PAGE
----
Now let’s talk about the suspension. If people have an issue with the idea of the Scout Bobber after reading its spec chart, it has been mainly the loss of an inch of rear suspension travel. To best put it to the test, I aimed for each and every bump in the road and train track I could find to give you my rear end’s feedback.
First off, let’s be clear about the Bobber’s intention; this isn’t a touring or adventure bike, so it doesn’t need cushy, electronic, dynamically damped suspension. On the roads around Minneapolis with my geared-up weight of about 165 pounds. I was pleasantly surprised by the suspension’s performance. It was only over sharp bumps, like train tracks at speed, when objectionable harshness was felt. For the majority of riding, in the city or out on the highway, the 2 inches of travel in the rear was sufficient. The new cartridge-style fork up front also did a great job of keeping things compliant in the twistier stuff, and front-end dive while braking was nearly non-existent.
Toward the end of the day most of the guys were ready to call it and head for beers at Minneapolis’ Indeed brewery, which was where our ride would finish. A few of us decided we wanted to go out and grab a few more photos before handing back our keys.
At this point we were back in town and I was feeling comfortable on the bike. As we blasted through some gravel in a construction zone, the overwhelming urge to break traction consumed me. After a quick glance behind me to make sure I wasn’t about to pelt another new Indian motorcycle with rocks, I spun up the engine, dropped the clutch and kicked the bike sideways in my best Brad Baker impression. ABS (which is only available on the Thunder Black Smoke colorway) is easily disabled for extra fun. The bike had done its job. I felt like a badass.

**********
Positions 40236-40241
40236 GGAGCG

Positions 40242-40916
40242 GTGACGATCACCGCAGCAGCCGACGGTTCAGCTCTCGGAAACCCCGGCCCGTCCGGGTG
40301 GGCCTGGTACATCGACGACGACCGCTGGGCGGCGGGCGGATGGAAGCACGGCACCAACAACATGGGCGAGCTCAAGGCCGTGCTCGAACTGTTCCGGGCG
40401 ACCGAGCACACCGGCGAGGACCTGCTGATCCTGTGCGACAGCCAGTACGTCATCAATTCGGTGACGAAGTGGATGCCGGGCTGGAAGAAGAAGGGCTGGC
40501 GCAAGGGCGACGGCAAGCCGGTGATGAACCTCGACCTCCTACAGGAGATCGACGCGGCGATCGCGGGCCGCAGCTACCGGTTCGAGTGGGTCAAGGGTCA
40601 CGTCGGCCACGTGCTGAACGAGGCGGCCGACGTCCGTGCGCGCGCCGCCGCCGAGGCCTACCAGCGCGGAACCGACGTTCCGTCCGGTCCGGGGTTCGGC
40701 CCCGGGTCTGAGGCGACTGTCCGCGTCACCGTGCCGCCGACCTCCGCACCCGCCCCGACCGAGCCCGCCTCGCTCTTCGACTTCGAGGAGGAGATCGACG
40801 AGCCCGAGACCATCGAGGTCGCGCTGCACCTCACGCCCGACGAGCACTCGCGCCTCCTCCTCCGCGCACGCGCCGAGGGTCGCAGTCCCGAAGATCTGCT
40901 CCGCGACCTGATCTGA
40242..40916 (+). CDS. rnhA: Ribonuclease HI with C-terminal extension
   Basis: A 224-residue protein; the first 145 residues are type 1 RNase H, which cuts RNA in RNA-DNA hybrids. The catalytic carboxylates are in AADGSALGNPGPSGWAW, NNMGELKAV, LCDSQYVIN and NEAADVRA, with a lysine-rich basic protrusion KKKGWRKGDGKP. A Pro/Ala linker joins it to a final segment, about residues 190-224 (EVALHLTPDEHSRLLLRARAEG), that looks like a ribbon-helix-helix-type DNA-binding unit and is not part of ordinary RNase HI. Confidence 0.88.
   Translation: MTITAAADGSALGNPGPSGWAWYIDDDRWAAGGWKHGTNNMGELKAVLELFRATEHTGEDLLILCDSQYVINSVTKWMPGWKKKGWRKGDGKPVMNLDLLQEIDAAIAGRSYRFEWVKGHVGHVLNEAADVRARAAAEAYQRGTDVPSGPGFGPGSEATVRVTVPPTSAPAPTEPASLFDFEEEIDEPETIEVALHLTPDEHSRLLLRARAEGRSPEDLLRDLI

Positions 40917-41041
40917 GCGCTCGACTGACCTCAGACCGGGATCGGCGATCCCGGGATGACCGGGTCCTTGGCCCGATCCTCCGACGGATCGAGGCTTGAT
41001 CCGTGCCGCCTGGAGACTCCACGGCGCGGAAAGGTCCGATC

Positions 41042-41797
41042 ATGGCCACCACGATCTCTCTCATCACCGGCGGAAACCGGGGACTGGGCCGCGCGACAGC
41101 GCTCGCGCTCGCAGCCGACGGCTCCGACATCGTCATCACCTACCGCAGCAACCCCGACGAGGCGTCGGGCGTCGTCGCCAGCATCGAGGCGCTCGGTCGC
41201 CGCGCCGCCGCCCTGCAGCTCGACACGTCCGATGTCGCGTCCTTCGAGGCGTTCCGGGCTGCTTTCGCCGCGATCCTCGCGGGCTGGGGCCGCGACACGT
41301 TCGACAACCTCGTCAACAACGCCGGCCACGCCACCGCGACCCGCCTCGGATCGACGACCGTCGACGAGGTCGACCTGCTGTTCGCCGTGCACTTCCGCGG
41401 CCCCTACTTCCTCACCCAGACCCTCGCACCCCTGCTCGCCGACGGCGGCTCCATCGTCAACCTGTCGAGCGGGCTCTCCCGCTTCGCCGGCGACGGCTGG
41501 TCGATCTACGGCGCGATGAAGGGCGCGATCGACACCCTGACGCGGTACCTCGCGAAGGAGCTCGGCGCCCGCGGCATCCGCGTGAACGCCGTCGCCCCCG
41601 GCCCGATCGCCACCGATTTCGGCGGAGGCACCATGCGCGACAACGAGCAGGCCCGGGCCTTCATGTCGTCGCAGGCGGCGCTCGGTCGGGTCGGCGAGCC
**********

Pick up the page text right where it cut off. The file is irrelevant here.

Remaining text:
As our time grew to an end on the Scout Bobber, the last few of us seemed to want to test out its hooligan abilities. This ended up seeing another journalist jump the bike over a loading ramp. I’ll be honest, I think he may have been wishing for a few more inches of suspension travel due to the impact bringing his voice up an octave or two.
While the Indian Scout Bobber might not be the FTR750-inspired street tracker many had hoped for, it is a blast to ride, begging you to ride it hard and put it away wet. The Bobber does exactly what Indian planned for it to do. It looks badass, it makes you feel badass and it makes you want to do badass shit.
|2018 Indian Scout Bobber|
|+ Highs ||– Sighs |
|2018 Indian Scout Bobber Specifications|
|Engine Type||Liquid-Cooled V-Twin|
|Displacement||69 cu in|
|Fuel System||Closed loop fuel injection / 60 mm bore|
|Primary Drive||Gear Drive Wet Clutch|
|Final Drive||2.357 : 1|
|Horsepower||100 hp (claimed)|
|Peak Torque||73 lb-ft. (claimed) at 6000 rpm|
|Front Suspension||Telescopic Fork/4.7″ travel – Cartridge Type|
|Rear Suspension||Dual Shocks/2.0″ travel|
|Front Brakes||Single / 298 mm Rotor / 2 Piston Caliper|
|Rear Brakes||Single / 298 mm Rotor / 1 Piston Caliper|
|Front Wheels||Cast 16 in x 3.5 in|
|Rear Wheels||Cast 16 in x 3.5 in|
|Front Tire||130/90-16 73H|
|Rear Tire||150/80-16 71H|
|Exhaust||Split Dual Exhaust w/ Crossover|
|Wheelbase||61.5 in (1562 mm)|
|Seat Height||25.6 in (649 mm)|
|Ground Clearance||4.8 in (123 mm)|
|Overall Height||45.4 in (1154 mm)|
|Overall Length||87.8 in (2229 mm)|
|Overall Width||36.5 in (926 mm)|
|Trail||4.7 in (119.9 mm)|
|Fuel Capacity||3.3 gal (12.5 l)|
|GVWR||988 lbs (449 kg)|
|Weight (Empty Tank / Full of Fuel)||533 lbs / 554 lbs (claimed)|
|Color / Graphics||Thunder Black|
|Lights||Headlight, tail/brake light, turn signals, license plate light, and speedometer and indicator lights|
|Gauges||Digital tachometer, odometer, trip meter, engine temp, and low fuel lamp|